[Hpn] 2008 Poverty Challenge of Greater Buffalo

William C. Tinker wtinker@verizon.net
Wed, 23 Apr 2008 18:37:29 -0400


2008 Poverty Challenge of Greater Buffalo
April 23, 2008 by homelessalliance


Download the Poverty Challenge Participants' Guide here.

Check out the flyer for the Poverty Challenge here.

>From May 6 through May 7, a number of community leaders have agreed to 
maintain a poverty budget to demonstrate how many of our area's residents 
are not able to meet their basic needs. With the support of a number of 
religious leaders, elected leaders, and other community leaders, the 2008 
Poverty Challenge of Greater Buffalo is an attempt to raise awareness about 
the nature of poverty in Western New York.

The point is not to play poor for a few days but to stand in solidarity with 
those facing the day-to-day struggles of poverty: the limitation of choices 
and the stifling effects of a low income.

The Homeless Alliance compiled daily costs on a number of everyday 
expenses - home, transportation, telephone, etc - and participants had to 
make choices about what expenses they would sacrifice to be able to stay 
within the budget (which is based on the Federal Poverty Guideline for a 
single individual).

In some instances, participants actually have a budget that is in the red. 
In this instance, the participants' goal is to fall into as little debt as 
possible.

It is nearly impossible to live on this budget and it is not uncommon for 
many people living in poverty- with no safety net - to be one step away from 
homelessness.

What does poverty have to do with homelessness? Too often, homelessness is 
attributed to the individual: drug abuse, mental illness, or poor decisions 
are commonly-named causes of homelessness. But we may all know people who 
suffers from drug abuse, from mental illness, or makes poor decisions, and 
not all of them become homeless. The difference is poverty.

The Poverty Challenge allots $9.25 per day for each participant to spend how 
he or she chooses. If a participant chooses to drive a car for the day, for 
example, then that participant would have to take $6.81 out of that 
allotment, leaving only $2.44 for food.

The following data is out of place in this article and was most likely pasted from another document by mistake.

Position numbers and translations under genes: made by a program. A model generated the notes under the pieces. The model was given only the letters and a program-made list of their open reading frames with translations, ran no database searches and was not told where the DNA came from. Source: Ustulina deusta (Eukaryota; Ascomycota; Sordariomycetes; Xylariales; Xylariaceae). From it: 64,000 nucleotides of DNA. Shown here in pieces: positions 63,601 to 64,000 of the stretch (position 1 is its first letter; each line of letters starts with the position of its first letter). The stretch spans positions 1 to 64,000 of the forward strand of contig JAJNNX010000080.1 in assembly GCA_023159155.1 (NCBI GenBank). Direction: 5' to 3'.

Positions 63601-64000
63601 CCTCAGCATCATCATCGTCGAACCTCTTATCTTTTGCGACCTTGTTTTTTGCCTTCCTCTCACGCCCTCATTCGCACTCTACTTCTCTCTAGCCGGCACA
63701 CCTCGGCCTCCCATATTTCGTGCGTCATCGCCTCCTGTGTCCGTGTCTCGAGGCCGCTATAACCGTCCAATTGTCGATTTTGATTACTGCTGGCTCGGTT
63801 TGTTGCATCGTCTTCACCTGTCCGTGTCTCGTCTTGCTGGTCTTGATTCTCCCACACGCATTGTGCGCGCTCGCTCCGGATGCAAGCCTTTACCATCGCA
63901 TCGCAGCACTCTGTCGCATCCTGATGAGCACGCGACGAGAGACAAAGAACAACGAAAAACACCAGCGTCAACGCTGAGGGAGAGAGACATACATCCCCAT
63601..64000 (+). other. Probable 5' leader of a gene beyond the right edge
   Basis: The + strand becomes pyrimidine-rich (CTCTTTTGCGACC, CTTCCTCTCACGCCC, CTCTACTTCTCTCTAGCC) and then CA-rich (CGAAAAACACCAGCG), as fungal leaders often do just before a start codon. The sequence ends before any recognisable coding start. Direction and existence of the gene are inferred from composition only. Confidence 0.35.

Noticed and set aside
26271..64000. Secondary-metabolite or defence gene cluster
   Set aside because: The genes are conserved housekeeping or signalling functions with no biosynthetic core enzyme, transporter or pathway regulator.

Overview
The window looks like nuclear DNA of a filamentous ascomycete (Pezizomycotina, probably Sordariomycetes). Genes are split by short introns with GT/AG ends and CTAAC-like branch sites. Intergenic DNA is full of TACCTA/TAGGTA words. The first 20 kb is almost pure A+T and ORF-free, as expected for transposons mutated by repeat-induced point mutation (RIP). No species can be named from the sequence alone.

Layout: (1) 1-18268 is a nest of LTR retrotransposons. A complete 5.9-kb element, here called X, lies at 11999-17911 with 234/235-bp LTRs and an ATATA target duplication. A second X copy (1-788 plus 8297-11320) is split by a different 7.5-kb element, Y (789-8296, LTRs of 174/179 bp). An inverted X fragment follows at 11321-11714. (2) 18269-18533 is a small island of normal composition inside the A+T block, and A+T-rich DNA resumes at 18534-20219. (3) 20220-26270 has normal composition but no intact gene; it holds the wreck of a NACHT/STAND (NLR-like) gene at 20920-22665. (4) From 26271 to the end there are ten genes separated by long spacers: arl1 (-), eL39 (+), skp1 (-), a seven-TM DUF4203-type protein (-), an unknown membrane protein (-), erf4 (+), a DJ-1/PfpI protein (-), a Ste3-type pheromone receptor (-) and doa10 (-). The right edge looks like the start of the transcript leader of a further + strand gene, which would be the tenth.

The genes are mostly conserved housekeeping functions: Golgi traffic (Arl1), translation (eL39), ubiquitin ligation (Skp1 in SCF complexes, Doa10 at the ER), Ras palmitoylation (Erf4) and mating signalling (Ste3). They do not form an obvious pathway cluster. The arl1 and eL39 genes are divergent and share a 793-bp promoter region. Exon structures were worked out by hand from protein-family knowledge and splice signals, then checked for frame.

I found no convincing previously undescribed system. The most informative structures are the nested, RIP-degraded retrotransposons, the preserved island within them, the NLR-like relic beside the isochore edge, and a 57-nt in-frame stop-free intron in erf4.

That's before you consider other costs - telephone, internet, or health 
insurance. Because some of us who have more money are able to pay our bills 
on time and have money left over, we rarely have to consider the day-to-day 
cost of living. This could be a real wake-up call for our community about 
how difficult poverty can be even in this land of prosperity.

The Homeless Alliance and its partners hope that the Poverty Challenge will 
cause more dialogue and discussion about poverty in the region.It's time for 
our city, our county, and our communities, to begin to put the elimination 
of poverty at the forefront of policy decisions in Western New York.

Some of those participating in the Poverty Challenge are representatives 
from the Network of Religious Communities, the United Way of Buffalo and 
Erie County, Westminster Presbyterian Church, Catholic Charities, the 
Coalition for Economic Justice, and many more. NYS Assemblymember Sam Hoyt, 
Erie County Legislator Maria Whyte, and Buffalo Common Councilmembers Dave 
Rivera and Michael LoCurto are among the participants as well.



William Charles Tinker,Sr.
Founded 11-28-99
New Hampshire Homeless
25 Granite Street
Northfield,N.H. 03276-1640 USA
Advocates,activists for disabled,displaced human rights.
1-603-286-2492
http://www.missingkids.com
http://www.nationalhomeless.org
http://www.newhampshirehomeless.org
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